Avoids subcutaneous tissue damage
No skin irritation from nickel or infusion set adhesives
No needles even when changing the infusion set
Uptake by hepatic circulation is more like real pancreatic release than via peripheral circulation
Rapid and reliable effect of insulin (starts after 3 minutes)
I spoke to another DiaPort patient and decided to go ahead.

The port was inserted under general anaesthetic on 20 December 2004. I had to stay in hospital for 2 nights; the night before and the night after surgery. There were 2 wounds – one where the port pokes through the skin, and another, about 2 inches long, where the surgeon’s fingers did their thing! Infusion was transferred to the port immediately.

Recovery was awful for the first couple of days. I was much more comfortable than I expected to be, and only took paracetamol to kill the pain for a few days. But my blood glucose levels were very difficult to bring down. Although the standard procedure is to reduce the insulin dose by 10%, I needed large correction boluses for the first night, and even a subcut injection when ketones showed up. Eventually Joan and I got it under control and kept it there with a temporary basal rate of around 180%.

The only visible part is a metal bit like the tip of a tube, about half a centimetre high and half a centimetre wide, that pokes through the skin. This is fixed in place with a plastic wheel-like thing, about 2cm diameter, which I have to wear for the first 3 months. There is also a plastic cannula of about 10cm underneath the skin that reaches into my peritoneal cavity. I have to go back to Bournemouth to have the inner catheter changed every 3 months. This will be done within a few minutes by the surgeon, in the day theatre, without any need for anaesthetic.

Daily care was a bit daunting at first, but then so was daily care of the infusion sites when I started pumping. After a month, I didn’t need to wear a wound dressing. Now I just have to clean the area with an alcohol swab every day, and make sure I only handle it with clean hands. But isn’t that the same with subcut infusions?

Using the port has certainly solved the infusion site problems! It’s always in the same spot, and always reliable. Even a big pizza bolus doesn’t sting, and I can change the infusion set last thing at night, if I need to. Such freedom!

I have had one superficial site infection. The area looked red and oozy, and began to itch. My GP gave me a week’s worth of antibiotics and things settled down again.

The port is very comfortable, I don’t even know it’s there, unlike some infusion sets, which I couldn’t wait to take out after a couple of days. It’s perhaps slightly less discrete than the low profile infusion sets, but it hasn’t been a problem to me.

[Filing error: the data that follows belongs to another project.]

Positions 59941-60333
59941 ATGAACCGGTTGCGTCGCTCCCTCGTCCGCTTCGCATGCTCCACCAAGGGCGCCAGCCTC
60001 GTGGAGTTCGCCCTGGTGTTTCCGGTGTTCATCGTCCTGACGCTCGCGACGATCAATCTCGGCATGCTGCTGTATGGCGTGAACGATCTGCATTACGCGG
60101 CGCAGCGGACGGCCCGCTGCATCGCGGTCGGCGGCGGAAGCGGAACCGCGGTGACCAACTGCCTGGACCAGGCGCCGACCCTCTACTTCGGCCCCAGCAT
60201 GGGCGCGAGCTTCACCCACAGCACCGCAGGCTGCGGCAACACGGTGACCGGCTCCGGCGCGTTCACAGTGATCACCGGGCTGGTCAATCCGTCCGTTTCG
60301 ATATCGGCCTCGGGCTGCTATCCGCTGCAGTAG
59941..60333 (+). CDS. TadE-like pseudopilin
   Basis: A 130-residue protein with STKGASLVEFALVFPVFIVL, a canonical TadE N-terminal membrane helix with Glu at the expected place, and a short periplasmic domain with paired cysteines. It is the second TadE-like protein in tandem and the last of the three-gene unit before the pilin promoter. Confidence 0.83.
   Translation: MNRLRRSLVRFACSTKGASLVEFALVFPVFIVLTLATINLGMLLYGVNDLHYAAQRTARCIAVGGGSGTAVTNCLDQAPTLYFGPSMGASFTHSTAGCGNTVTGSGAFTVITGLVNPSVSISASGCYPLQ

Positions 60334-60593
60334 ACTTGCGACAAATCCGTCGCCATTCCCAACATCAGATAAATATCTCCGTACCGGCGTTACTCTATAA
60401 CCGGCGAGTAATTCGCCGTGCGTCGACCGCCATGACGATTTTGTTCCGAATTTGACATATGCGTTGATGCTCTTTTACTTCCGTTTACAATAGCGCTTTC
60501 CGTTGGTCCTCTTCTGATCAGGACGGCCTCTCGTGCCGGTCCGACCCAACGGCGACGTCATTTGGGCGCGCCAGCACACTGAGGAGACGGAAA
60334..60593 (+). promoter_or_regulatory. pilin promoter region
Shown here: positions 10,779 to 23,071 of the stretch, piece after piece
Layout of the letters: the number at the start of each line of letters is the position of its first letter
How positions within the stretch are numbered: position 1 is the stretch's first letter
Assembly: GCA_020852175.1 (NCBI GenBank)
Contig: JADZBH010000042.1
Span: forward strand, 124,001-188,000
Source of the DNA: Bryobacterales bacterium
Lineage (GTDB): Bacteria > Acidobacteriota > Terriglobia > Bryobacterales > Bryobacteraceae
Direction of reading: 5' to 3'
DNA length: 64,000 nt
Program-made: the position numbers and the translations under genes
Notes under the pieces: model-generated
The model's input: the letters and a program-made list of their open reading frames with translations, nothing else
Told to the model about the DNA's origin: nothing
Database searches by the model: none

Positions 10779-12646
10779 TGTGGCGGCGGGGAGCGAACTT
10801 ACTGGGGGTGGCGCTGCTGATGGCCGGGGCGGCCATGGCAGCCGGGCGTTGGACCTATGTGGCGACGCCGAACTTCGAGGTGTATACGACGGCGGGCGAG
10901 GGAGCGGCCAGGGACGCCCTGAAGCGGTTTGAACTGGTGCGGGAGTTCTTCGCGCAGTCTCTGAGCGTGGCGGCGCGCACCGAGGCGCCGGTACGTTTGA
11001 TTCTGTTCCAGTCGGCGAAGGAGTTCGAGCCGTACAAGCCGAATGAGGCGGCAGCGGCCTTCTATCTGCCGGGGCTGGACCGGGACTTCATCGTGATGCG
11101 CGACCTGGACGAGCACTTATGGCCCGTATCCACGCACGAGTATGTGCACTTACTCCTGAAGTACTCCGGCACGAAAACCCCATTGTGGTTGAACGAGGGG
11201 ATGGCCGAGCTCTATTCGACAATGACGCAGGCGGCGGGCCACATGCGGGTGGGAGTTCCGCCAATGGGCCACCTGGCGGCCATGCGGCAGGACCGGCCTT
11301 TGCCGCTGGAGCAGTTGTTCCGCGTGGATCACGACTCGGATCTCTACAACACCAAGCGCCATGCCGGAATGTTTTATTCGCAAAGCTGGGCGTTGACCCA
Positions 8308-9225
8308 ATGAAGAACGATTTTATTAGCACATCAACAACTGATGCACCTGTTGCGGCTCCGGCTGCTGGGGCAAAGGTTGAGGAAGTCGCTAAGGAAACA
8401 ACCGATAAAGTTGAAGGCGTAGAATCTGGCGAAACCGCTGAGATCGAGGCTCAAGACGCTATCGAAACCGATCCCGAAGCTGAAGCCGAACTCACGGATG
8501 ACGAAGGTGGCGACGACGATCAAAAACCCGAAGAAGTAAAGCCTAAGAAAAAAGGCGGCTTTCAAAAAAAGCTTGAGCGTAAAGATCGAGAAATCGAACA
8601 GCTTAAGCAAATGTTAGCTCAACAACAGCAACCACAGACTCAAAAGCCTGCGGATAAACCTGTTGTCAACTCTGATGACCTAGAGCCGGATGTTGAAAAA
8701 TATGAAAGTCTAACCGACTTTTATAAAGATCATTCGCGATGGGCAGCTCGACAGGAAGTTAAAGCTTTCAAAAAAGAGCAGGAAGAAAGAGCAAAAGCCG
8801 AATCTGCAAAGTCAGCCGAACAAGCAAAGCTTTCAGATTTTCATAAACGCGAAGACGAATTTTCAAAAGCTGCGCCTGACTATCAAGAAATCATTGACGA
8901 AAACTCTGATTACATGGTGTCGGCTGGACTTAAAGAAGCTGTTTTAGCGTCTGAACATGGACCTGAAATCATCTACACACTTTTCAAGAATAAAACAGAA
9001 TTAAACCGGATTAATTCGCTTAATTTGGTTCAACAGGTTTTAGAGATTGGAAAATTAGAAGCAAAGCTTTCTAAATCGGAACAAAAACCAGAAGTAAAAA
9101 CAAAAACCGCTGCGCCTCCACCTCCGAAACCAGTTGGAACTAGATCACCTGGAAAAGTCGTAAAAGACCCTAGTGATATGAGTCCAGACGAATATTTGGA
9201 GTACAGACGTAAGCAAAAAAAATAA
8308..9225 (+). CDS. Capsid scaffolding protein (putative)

My only concern now is that I seem to be building up insulin resistance. Prior to the DiaPort insertion, I needed 25 units of basal insulin per day. This has increased to at least 49 units a day, and it seems that every time I need to have a “temporary” basal increase, it doesn’t quite settle back to 100%. So I’m not sure what will happen in the long term.

Apart from that, I’m very happy with the DiaPort, and would recommend it to anyone with ongoing infusion site problems. Those with allergies or needle phobia would also benefit.

Update May 2005: I'm now using 97 basal units per day. My blood glucose levels are often unpredictable, and my daily insulin profile has changed so that my peak insulin delivery is between midday and midnight. This is unacceptable so I have arranged an appointment to discuss this with Dr Kerr - until now, the team seemed uninterested and reluctant to admit this is a problem. However, having agreed to an appointment, they sent one that's only 2 weeks away, which must be pretty good for a busy diabetes outpatient clinic. The protocol for under-delivery shows that an x-ray with radiopaque dye is the next step, to show up any fibrous tissue gathering at the end of the inner catheter. If that's what's causing the problem, then I may need a laparoscopy to clear this tissue.

Update late May 2005: Under general anaesthetic, laparoscopy showed the catheter was completely embedded in the omentum (part of the peritoneum) and surrounded by crystallised insulin. They removed the overgrown omentum and chipped away at the insulin, then inserted a new inner and outer catheter. Time will tell if it will remain clear and function well.

Update July 2005: My basal rates have been increasing steadily again, and another x-ray with dye showed some new crystallisation. At the end of the month I will swap insulin from Humalog to Insuman Infusat, and start flushing with saline every 2 weeks, to try to prevent crystallisation.

Wednesday, July 21, 2010

New blog from a DiaPort user


I've used a DiaPort since 2004. When I recently tweeted about it, I looked for a link to explain DiaPort and found precious little info on the web in English.

I understand there are currently around 200 users across the globe, so I thought I'd set up a place to e-meet and share info.

Please leave a comment!